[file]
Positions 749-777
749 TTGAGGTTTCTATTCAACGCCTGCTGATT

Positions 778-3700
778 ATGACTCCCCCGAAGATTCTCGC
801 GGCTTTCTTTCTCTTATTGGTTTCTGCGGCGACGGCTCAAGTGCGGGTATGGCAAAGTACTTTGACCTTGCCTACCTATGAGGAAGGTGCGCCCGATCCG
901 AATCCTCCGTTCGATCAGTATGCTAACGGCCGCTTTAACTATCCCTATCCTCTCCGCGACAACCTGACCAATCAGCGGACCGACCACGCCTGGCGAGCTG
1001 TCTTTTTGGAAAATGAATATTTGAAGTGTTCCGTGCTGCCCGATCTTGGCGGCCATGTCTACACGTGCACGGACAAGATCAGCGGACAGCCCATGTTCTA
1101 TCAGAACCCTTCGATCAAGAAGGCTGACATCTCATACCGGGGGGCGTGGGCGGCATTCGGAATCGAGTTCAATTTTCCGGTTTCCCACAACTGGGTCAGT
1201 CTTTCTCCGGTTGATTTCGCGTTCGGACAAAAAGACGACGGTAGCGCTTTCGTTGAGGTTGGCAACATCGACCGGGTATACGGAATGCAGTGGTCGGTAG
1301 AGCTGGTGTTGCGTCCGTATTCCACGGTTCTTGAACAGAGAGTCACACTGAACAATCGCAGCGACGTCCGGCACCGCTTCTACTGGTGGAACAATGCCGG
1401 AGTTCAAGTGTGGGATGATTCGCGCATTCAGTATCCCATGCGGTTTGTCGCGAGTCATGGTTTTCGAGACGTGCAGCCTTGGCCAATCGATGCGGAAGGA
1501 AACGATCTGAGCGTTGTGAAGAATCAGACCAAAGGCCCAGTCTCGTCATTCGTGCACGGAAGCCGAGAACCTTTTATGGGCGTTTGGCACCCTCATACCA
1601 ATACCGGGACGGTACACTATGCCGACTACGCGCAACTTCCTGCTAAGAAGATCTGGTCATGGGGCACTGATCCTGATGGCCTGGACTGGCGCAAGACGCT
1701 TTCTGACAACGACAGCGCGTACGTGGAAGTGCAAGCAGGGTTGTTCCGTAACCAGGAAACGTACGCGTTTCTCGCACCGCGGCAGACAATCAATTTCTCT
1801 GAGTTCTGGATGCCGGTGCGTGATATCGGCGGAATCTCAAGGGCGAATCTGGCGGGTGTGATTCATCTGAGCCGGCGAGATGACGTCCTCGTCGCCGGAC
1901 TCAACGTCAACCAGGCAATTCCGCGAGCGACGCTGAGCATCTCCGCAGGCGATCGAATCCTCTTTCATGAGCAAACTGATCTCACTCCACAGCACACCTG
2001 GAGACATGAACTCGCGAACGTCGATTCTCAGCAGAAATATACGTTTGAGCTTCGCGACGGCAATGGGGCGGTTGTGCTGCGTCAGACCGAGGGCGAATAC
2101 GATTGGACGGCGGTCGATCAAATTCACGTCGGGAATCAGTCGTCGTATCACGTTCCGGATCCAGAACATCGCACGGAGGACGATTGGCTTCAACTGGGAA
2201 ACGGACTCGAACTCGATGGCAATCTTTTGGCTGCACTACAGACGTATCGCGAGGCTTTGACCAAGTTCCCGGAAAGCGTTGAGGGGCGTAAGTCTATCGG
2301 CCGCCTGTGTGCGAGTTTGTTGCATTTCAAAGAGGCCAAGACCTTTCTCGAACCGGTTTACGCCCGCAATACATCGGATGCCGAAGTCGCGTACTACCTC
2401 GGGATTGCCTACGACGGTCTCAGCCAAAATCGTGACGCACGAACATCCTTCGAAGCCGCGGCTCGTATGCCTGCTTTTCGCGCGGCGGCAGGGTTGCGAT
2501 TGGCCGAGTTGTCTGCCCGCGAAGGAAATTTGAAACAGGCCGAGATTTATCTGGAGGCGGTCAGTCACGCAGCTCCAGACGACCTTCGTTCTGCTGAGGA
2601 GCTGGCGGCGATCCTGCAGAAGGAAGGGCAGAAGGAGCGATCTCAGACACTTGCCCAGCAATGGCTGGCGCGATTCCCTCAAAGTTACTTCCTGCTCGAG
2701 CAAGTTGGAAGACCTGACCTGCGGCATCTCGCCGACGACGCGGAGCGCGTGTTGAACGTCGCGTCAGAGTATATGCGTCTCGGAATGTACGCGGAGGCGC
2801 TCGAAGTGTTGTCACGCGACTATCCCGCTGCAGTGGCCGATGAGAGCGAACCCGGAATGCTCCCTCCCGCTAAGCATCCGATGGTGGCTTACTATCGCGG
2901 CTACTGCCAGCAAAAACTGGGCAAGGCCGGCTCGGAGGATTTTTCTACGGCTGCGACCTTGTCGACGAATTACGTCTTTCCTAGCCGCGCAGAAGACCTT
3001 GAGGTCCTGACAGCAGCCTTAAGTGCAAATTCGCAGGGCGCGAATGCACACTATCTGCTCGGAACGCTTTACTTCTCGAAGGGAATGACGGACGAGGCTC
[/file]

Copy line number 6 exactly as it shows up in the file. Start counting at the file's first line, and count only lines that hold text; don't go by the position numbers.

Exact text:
901 AATCCTCCGTTCGATCAGTATGCTAACGGCCGCTTTAACTATCCCTATCCTCTCCGCGACAACCTGACCAATCAGCGGACCGACCACGCCTGGCGAGCTG